Harbor Freight Cargo Carrier - 92655 - Experience?

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willshak wrote:

I haven't seen any of this type of cargo carrier come with safety chains. The center tube on the AL carrier is in fact a heavy wall steel tube that fits within an aluminum extrusion. The steel tube is secured in the vehicle's receiver with a standard 5/8" pin which is plenty strong. The steel tube is secured in the aluminum extrusion by several decent sized bolts. There is little chance of any sort of catastrophic failure without a lot of advance warning.
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wrote:

No, but this is not like a trailer that can come off the hitch. This goes into the hitch receiver, like a big drawbar. If you put the pin in the receiver hole and the clip through the end of the pin, it's not going to fall off unless the whole hitch does.
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wrote:

On second thought, a weak point might be the aquare center pipe. Someone might violate the 500? pound weight limit, especially he might put the extra weight at the rear of the carrier, where it would have more leverage on the center pipe at the front where it enters the receiver. Or he might load it to capacity and then lean on it while tying a rope. Or he might think it's a chair. Or it might be defective. I can see it bending, so far that the rear of the carrier drags on the ground. I guess after writing this, I still can't see it breaking there, so still no need for safety chains. I drive a convertible, but surely even with a closed car and the radio playing, one could hear the carrier dragging on the ground before it broke off, which I think would take hundreds of miles.
I had a pair of cast safety stands, from Western Auto, but sold elsewhere too, rated at 6000 pounds a pair I think. All that was on them was a compact car, about 2000 pounds, when one of them collapsd, sort of slowly but nowhere near slow enough to get out if someone were under the car. Things don't always meet spec.
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You brought up a number of good points - standing on it, using it as a chair, etc. but you left off one of the items mentioned in the instructions:
"14. Be aware of dynamic loading! Suddenly dropping or bouncing a load on the Cargo Carrier may create, for a brief instant, an excess load, which may result in damage to the product and/or personal injury. Additionally, if the vehicle hits a bump, a slight play in the receiving hitch or a movement in the load could result in a momentary dynamic loading effect that could dramatically increase the actual weight load. Check the hitch-to-Carrier connection for any looseness. This momentary dynamic loading effect could result in damage to the Cargo Carrier, the load and possible personal injury."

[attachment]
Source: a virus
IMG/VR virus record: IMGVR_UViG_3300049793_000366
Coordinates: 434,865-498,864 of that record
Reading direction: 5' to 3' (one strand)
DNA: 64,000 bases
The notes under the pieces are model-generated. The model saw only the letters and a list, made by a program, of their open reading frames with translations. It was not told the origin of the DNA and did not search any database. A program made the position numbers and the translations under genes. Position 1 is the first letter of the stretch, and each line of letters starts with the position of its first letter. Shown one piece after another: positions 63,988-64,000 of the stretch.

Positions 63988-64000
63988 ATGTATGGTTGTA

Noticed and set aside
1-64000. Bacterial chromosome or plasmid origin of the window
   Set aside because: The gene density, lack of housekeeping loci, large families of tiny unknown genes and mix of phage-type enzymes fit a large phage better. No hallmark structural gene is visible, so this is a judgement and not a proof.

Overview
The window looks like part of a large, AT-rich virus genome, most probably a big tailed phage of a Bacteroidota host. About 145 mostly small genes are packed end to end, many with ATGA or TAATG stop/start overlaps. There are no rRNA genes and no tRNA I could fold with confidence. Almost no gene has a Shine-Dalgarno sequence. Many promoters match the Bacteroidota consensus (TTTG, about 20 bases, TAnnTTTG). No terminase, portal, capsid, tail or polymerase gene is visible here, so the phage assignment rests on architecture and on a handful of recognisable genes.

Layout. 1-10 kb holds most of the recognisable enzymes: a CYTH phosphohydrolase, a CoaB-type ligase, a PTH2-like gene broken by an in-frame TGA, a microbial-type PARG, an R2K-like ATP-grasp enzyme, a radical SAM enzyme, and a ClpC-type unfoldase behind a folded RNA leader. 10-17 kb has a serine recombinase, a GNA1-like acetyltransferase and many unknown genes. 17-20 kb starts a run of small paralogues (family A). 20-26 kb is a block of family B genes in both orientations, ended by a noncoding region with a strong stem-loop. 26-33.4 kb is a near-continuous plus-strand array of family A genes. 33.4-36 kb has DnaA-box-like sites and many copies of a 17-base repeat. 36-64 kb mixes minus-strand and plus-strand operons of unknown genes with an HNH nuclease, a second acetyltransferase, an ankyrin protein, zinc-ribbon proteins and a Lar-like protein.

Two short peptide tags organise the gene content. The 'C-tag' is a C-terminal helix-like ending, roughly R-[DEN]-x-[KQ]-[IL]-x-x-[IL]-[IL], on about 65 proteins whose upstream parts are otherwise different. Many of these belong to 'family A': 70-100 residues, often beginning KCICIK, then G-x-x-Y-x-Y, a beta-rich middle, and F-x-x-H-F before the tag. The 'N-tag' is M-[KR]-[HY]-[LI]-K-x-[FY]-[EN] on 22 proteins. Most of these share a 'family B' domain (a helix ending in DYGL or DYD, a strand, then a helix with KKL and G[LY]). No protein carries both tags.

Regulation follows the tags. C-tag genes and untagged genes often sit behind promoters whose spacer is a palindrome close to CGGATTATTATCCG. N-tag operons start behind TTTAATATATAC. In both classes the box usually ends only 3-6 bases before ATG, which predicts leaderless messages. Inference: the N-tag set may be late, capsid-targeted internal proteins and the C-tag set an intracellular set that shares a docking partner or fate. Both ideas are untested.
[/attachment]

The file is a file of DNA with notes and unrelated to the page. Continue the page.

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On Thu, 29 Jul 2010 12:06:09 -0700 (PDT), DerbyDad03

A well written warning.
Yes I left them out but fwiw, I do know about them.
I lay the sod down gently on the rack or the previous piece of sod. I lay the file cabinet on the rack gently.
When driving I took smooth streets.
And I didn't call it dymanmic loading but I know about bumps: About 30 years ago, I moved, in two consecutive weeks, two spinet pianos on the back of my car, a full-size Pontica Catalina convertible. I only drove about 10 MPH then, except when I saw a bump or hole coming, when I slowed to 3 or 4 (they were small bumps), and except on smooth streets when i got up to 20 or 25, and kept my eye peeled for holes in the pavement. I put a full-size mattress on the trunk and lay the spinet piano on that, with part of the piano overhanging where the top folds into storage. Then tied it in with 100 feet of cotton clothesline, knotted frequently. One isn't supposed to move an upright (including a spinet) on its back or front, and isn't supposed to move a grand in normal position, anyhow, because it's dangerous to the sound board, which if broken ruins the piano. Pianos should always be moved with the sound board vertical.
I moved one half-way across Brooklyn, and the other from the middle of Brooklyn to West 85th St. in NYC, 15 miles of city streets, with no damage.
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re: "A well written warning"
...and pretty surprising for a Harbor Freight manual!
My favorites are the "standard disclaimers" sometimes included with products - not just HF products, but they do it too.
Do I really need to wear ANSI approved impact safety googles while loading and unloading the Cargo Carrier?
The instructions say I do.
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On Thu, 29 Jul 2010 12:06:09 -0700 (PDT), DerbyDad03

I read the reviews on your link. One guy put a 302 V8 engine on the carrier, which caused the frame to bend. Well duh!
I'm sure the engine exceeded to stated capacity.
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Safety chain? Why would I want that?
If this thing falls off and all my stuff goes tumbling down the highway, I don't want the evidence still attached to my car. ;-)
On a related note...
My buddy had his motor home hit by a drunk driver - a hit and run while he was parked and sleeping. He woke up when the guy hit the camper head on and watched as the driver backed up, turned the wheel slightly and then drove down the side of the motor home, wiping out his awning, grill, tables and chairs.